|Title:||Insider Control and the FDI Location Decision Evidence from Firms Investing in an Emerging Market||Authors:||Strange, R
|Keywords:||FDI location; Entry mode; Emerging markets; Ownership structure; Insider control||Issue Date:||2009||Publisher:||GABLER VERLAG||Journal Volume:||49||Journal Issue:||4||Start page/Pages:||433||Source:||Management International Review
MANAGEMENT INTERNATIONAL REVIEW
This paper examines the FDI location strategies of firms from one of the Asian NIEs (Taiwan) in a rapidly emerging market (China). Although there is a substantial literature on FDI location choice, most studies model the choice as a function of a range of location-specific attributes such as local market size, labour costs etc. Few studies consider the impact of firm- specific characteristics, other than potential country-of-origin effects. Yet locations, and especially those in emerging markets where institutions are weak and capital markets are immature, also differ in terms of their risk. Different shareholder constituencies within the parent company will typically have different preferences with regard to risk, and are therefore likely to favour some locations over others. We find that the ownership structure of the parent company matters with regard to its FDI location decision and, in particular, that both family and non-family insider shareholders exert influence over the choice of location. Furthermore we show that firms' location and entry mode choices are inter-related, and establish that the extent of their resource commitments in their foreign affiliates leads parent companies to favour locations where the perceived risks are lower. Finally we show that the efficacy of firms' external relational linkages varies according to the strength of the cultural and historic ties between the location of the foreign affiliate and the home country. ? Gabler-Verlag 2009.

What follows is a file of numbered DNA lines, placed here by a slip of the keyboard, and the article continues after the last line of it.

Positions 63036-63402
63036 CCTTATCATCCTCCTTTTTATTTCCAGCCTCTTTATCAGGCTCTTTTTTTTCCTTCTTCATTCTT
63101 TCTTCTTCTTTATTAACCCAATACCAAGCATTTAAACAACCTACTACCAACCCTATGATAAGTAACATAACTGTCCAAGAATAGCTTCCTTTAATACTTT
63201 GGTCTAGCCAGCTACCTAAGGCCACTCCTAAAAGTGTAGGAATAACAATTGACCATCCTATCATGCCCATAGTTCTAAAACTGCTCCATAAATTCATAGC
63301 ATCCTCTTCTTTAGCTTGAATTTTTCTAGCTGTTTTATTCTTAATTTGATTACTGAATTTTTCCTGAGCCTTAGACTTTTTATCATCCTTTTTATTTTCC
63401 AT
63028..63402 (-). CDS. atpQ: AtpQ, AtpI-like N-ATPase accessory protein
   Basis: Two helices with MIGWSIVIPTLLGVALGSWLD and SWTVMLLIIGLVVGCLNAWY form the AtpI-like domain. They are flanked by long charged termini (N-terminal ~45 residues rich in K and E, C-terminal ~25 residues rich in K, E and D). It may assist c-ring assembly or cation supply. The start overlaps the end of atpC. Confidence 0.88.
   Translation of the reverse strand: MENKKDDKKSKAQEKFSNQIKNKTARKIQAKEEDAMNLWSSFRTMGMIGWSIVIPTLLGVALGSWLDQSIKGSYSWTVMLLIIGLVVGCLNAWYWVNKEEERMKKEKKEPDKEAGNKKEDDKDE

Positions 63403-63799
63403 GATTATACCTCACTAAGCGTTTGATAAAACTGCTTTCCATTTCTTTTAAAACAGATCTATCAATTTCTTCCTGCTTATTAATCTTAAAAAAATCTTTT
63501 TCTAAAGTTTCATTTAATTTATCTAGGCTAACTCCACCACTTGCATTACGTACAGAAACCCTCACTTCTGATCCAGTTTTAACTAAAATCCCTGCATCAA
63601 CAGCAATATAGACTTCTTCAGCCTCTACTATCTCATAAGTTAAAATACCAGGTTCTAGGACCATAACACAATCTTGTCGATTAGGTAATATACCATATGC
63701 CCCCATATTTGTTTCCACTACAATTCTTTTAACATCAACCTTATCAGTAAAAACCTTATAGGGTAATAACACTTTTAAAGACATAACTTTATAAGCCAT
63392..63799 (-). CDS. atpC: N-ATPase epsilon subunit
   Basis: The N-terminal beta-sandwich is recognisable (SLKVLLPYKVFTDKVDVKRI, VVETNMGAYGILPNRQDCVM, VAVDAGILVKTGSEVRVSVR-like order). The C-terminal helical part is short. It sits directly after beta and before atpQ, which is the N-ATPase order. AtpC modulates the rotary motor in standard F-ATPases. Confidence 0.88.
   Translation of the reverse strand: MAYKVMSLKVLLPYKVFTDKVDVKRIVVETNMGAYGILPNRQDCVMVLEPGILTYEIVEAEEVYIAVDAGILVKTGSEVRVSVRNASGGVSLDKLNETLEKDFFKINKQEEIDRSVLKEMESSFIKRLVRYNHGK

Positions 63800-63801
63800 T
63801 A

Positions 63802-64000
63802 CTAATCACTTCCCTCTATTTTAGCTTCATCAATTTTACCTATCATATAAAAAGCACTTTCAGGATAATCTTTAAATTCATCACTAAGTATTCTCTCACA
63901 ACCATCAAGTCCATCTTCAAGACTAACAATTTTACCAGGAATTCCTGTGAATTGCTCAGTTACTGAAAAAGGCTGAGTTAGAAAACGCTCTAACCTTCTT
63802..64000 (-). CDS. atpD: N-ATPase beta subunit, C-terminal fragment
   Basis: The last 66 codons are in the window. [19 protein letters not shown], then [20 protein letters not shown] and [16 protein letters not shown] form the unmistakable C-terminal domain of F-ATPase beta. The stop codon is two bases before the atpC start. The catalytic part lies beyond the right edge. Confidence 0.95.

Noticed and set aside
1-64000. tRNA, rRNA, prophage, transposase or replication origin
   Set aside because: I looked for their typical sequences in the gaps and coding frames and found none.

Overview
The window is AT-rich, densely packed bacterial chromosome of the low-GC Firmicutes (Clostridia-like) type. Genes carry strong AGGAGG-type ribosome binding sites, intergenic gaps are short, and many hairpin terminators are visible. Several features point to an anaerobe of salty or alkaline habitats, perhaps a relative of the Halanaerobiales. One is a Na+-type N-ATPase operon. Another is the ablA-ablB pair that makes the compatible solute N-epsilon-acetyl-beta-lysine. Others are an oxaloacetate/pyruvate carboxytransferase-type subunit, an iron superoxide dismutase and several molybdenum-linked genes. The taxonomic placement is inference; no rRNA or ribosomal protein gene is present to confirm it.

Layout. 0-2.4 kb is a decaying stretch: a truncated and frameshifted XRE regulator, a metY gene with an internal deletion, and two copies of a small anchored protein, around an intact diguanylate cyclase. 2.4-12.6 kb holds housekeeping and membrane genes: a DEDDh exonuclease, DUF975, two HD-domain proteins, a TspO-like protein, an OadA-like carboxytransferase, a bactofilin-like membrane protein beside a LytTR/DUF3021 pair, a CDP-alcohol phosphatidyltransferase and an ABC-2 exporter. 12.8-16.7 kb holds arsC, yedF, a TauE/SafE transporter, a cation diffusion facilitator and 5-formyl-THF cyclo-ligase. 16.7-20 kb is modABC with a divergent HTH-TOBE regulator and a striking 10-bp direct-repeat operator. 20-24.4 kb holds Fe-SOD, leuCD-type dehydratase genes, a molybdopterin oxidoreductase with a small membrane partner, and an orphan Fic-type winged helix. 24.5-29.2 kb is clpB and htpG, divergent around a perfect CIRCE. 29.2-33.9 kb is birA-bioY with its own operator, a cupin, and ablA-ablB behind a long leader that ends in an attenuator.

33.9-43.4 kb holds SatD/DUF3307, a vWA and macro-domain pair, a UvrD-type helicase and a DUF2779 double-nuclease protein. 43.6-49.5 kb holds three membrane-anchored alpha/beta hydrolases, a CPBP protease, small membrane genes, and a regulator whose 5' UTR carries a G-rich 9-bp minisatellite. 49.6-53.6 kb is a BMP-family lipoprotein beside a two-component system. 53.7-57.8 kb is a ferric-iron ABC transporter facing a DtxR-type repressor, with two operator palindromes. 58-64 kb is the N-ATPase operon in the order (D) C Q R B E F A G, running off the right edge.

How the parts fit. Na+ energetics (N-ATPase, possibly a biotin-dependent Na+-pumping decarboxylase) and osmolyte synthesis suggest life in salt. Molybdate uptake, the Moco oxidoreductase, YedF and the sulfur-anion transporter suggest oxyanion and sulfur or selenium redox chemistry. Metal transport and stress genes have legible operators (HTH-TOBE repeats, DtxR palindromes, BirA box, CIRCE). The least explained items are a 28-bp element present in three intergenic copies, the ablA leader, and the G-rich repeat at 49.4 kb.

|Appears in Collections:||國際企業學系|
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